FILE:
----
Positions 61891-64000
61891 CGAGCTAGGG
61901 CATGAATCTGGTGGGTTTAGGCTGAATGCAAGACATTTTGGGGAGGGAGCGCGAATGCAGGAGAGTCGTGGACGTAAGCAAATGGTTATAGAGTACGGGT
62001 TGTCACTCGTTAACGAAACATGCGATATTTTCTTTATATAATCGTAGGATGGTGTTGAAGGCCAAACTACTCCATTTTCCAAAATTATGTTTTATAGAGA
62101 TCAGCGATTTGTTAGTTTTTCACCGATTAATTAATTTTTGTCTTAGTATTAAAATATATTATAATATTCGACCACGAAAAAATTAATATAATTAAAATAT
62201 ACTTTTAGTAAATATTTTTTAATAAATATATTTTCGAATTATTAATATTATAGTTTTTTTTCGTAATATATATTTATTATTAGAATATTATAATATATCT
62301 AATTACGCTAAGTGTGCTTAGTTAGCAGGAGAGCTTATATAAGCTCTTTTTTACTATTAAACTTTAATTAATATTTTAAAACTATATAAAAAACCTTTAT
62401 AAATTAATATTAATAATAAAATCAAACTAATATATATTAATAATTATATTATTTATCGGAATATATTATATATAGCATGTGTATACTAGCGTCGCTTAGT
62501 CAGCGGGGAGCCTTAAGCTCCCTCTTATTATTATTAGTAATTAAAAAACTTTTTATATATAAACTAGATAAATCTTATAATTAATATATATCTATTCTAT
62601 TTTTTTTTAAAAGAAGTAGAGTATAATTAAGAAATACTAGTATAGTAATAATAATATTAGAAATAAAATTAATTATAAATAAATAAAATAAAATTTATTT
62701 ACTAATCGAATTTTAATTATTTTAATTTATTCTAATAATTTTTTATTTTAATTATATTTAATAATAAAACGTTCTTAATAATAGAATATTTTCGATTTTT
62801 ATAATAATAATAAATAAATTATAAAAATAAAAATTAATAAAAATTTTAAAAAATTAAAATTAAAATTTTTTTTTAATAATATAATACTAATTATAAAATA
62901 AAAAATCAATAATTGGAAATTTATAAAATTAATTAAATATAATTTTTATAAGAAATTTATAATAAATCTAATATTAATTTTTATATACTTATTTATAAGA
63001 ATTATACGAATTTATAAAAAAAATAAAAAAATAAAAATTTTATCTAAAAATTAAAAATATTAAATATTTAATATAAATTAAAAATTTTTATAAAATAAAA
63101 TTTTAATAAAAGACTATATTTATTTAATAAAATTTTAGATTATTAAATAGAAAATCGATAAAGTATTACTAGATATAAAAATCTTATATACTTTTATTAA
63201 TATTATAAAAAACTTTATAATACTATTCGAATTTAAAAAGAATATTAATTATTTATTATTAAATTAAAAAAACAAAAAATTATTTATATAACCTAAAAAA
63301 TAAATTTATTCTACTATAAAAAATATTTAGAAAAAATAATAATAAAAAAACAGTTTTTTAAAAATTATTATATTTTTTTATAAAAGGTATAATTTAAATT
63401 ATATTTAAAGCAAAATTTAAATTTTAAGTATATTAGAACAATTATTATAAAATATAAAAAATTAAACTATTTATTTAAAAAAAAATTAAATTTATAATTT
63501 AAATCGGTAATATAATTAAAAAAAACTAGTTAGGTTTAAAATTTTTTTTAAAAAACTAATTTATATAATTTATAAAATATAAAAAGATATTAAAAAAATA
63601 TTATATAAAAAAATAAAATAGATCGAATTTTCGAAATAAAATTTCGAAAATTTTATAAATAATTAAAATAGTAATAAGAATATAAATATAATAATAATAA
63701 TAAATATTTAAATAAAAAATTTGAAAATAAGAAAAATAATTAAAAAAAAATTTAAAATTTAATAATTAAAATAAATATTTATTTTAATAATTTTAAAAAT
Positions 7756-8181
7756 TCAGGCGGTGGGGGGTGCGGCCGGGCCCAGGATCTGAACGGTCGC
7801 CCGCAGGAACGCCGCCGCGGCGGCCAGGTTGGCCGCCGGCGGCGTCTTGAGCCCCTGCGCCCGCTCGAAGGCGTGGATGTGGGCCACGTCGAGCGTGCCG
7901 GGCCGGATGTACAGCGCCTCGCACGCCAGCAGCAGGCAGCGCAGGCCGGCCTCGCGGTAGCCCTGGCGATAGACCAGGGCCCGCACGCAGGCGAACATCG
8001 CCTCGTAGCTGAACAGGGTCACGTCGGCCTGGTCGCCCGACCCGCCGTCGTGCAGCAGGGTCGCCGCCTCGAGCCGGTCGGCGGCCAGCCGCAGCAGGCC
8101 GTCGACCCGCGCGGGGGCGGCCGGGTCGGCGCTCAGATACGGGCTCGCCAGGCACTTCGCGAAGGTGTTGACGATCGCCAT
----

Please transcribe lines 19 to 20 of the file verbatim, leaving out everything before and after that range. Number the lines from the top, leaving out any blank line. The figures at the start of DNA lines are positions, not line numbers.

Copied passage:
63501 AAATCGGTAATATAATTAAAAAAAACTAGTTAGGTTTAAAATTTTTTTTAAAAAACTAATTTATATAATTTATAAAATATAAAAAGATATTAAAAAAATA
63601 TTATATAAAAAAATAAAATAGATCGAATTTTCGAAATAAAATTTCGAAAATTTTATAAATAATTAAAATAGTAATAAGAATATAAATATAATAATAATAA